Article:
Auburn's new Adopt-A-Spot program helps to keep the Loveliest Village on the Plains lovely

Published: November 06, 2014
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AUBURN UNIVERSITY – Auburn University, known for its spirit, tradition and visually appealing campus, has launched a program to improve and maintain the campus' beauty. The Adopt-A-Spot program has been created to help usher campus stewardship and sustainability through litter and recyclable collection.

Auburn researcher Jennifer Parker and her colleagues in the Administrative and Professional Assembly's Welfare Committee decided to implement the program after noticing an unusual amount of litter on campus.

"We realized there was a larger problem," said Parker, co-chair of the committee and a research associate in the Department of Entomology and Plant Pathology. "We could have developed an annual litter collection day, but that wouldn't have addressed the issue on a regular basis. Adopt-A-Spot was developed to promote sustainable choices and encourage students, faculty and staff to be responsible for their mark on the environment."

The committee worked with the Office of Sustainability, Landscape Services, Waste Reduction and Recycling, Staff Council, Student Government Association, Graduate Student Council and others to design a program to bring awareness to litter on campus and give a tangible way for the campus community to take responsibility and address the problem.

"We are always looking for ways to bring awareness to sustainability efforts on campus," said Amy Strickland, program manager in the Office of Sustainability. "Our ultimate goal is to build a culture of sustainability at Auburn, but we are also hoping to create a sense of ownership through this program so participants begin to see their role in helping to keep campus beautiful."

Parker said the Welfare Committee hopes the program will bridge the knowledge gap about litter and recyclable collection on campus, informing faculty, staff and students that they are contributing to the problem and should also help with the solution.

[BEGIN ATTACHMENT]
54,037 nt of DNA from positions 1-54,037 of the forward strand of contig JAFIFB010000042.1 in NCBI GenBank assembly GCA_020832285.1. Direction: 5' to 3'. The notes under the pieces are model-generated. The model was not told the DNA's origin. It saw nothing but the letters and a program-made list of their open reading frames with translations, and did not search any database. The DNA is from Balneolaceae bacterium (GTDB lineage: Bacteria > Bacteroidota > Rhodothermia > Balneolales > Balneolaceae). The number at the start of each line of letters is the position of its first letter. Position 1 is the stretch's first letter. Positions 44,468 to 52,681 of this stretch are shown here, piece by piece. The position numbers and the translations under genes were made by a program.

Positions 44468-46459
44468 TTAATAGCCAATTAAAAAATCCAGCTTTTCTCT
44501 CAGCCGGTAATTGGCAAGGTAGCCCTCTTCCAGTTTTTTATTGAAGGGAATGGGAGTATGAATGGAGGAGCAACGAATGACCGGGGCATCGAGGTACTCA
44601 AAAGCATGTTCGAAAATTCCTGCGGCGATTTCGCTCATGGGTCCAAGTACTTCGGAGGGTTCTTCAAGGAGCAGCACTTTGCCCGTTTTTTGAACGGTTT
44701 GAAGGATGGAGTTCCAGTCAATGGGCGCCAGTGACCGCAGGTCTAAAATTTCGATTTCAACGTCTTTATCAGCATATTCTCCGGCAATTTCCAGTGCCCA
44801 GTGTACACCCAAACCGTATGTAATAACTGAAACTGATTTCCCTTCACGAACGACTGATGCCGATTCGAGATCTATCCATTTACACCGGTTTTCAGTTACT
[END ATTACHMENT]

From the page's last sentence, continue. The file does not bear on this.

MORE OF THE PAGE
"People don't realize that there is no designated group of people responsible for collecting litter on campus," Parker said. "Landscaping services has to do it in between jobs. Their job is to landscape but they have to clean up the campus before they can. We have specific clean up groups for after football games, but for regular campus maintenance there isn't, because litter shouldn't exist if we are being responsible."

The process of adopting a spot begins with an individual or group requesting one of the 38 designated spots on campus. All spots are first-come, first-served and any spot can be adopted by one group of any size and up to 10 individuals for one to two academic years. When the adoption process is complete, volunteers can obtain trash bags, recycling bags and gloves from the Office of Sustainability and begin maintaining their spot.

"We have a total trash and recyclable counter on the Adopt-A-Spot website and as people log their collections the counter will start going," Parker said. "I think it will be fun for people to watch the counter and realize there is a big level of accountability and people are actually taking part."

Adopt-A-Spot is a step toward increasing the collective responsibility of the members of the campus community.

"It helps to create a sense of ownership and pride in the place we all call home," Strickland said. "When people can spend time outdoors and enjoy a space, they tend to take better care of it."

For more information visit the Adopt-A-Spot program website at or email

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